I started to like the city so much, I figured I was going to come back in Winter, doing a tour of the Baltic states (which I did), and possibly rounding the Gulf of Finland and then coming back to the Netherlands via Helsinki and Denmark (which I didn't).
The next morning at breakfast (which was included in the price of the hostel), an older man (maybe about 70) was also having breakfast. American, he was also staying in the hostel. He constantly reminded me of Dennis Hopper, talking exactly the same as Hopper in Easy Rider and Apocalypse now. I wandered if he was on a constant high. Still, I was quite impressed by the guy being here, him being not so young anymore and even having some trouble walking 'normally'.
During the day, I visited the Alexander Nevsky monastery. A popular place with locals and tourists. Two graveyards (for which you have to pay, separately, to enter) house the graves of a whole bunch of well-known Russians. The church houses regular and very impressive services. When I made some audio recordings there, trying to conceal my recorder as much as I reasonably could, quite fast, a monk came up to me, ordering me to stop the recorder immediately.
What intrigued me most, though, was the dot matrix clock on one of the church walls.
Almost every book on the market about traveling in Russia warns you for not changing money on the streets. Up to here, I had always closely monitored my money and changed at kiosks where possible. The only exception being Novosibirsk, where I ended up with wads of 50Ruble bills (but the correct amount).
Prior to getting my train ticket, I needed to change cash. I was waiting at an exchange desk inside the train station when a man came up to me asking if I wanted to change money. I thought about it, remembered the warnings and thought 'what the hell'. I lost $40.
Afterwards, it was obvious to see what happened and that the whole trip had tired me way too much to be alert enough to understand what he was doing. First we agreed on an exchange rate, then I showed him the dollars, then he showed me the Rubles and counted them out. He gave them to me, but right after giving them, he said he had made a mistake and needed them back, to recount. That's where I made the mistake and where I should have quit. And I knew it, but I was just too slow.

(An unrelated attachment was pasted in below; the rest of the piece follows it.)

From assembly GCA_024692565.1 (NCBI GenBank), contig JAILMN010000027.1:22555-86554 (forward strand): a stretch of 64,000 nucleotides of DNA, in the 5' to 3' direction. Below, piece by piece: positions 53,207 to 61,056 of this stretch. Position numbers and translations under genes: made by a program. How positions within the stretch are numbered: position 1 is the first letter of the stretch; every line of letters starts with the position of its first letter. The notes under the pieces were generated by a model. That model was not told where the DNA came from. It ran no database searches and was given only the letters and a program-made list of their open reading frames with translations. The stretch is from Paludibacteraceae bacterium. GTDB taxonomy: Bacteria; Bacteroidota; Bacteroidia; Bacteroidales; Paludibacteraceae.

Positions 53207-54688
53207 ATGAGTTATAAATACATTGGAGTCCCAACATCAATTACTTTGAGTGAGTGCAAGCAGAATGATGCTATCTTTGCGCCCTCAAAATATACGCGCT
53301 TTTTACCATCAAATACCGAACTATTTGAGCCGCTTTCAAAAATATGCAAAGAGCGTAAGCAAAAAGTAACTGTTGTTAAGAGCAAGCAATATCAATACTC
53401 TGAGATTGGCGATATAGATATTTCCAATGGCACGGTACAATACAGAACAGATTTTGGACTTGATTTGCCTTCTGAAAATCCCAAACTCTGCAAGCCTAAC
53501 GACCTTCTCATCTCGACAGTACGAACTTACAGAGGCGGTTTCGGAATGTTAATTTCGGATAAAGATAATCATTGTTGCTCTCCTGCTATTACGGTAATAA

Anyway, right after taking the money back recounting it and handing it back to me, the 'police' came, the asshole ran off and I was reprimanded by the 'police' for exchanging money on the streets. Of course, I was some 1000Rubles short, the exchange person taking it out just before handing the money back and the 'police' coming over. Thing was, the first guy was skinny and small, the 'police' two heads taller then me and much, much stronger. Making a fuss wouldn't have helped at all.
Oh well, I guess you could call it 'tuition fee'.
I had to choose between a train ticket to Warsaw or Minsk. Warsaw was some $55, where Minsk was only $20. The choice was obvious, although it also meant having to get another ticket in Minsk for getting to Warsaw again. I was going to take my chances.
Its hard to visit a stage play in summer. Most theaters have their summer breaks, not showing anything. Generally, the only shows that are open during summer, are the shows especially for tourists. Of course, they are also much more expensive then the regular shows. I was lucky however, and visited a ballet showing of the 'Nutcracker suite' for about $4. Regular tickets were already sold out (then again, I did try to buy them on the same day as the showing) and the only tickets left were the very exclusive ones at $12 a piece and up. I figured I would try my luck some minutes for the showing, to see if anyone was willing to sell regular tickets (at higher prices of course). There was, although only one person, an older lady trying to get rid of two regular tickets. I only needed one, so it took some haggling to convince her of selling me one, instead of two tickets, but I succeeded. And hey, I only paid about three times the regular fee (of $1.20).
Back in the hostel, I talked to the Australian couple whom I now shared a room with. They had been traveling for a year and were not even close to finishing. It surprised me how many people apparantly are traveling all over the world, and are taking so much time to do so. In the hostel I also talked to Gorge, a Mexican guy, who had now been traveling for 7 monhts, and had only covered a part of Asia, Budapest and now St. Petersburg. Definitely he kept my prejudice against Mexicans alive, by taking alot of time in going from one place to the next. He was already staying in St. Petersburg for two weeks, doing, at most, one 'thing' a day. Still, I found it very interesting to talk to all these travelers. There's so much to see and do in the world.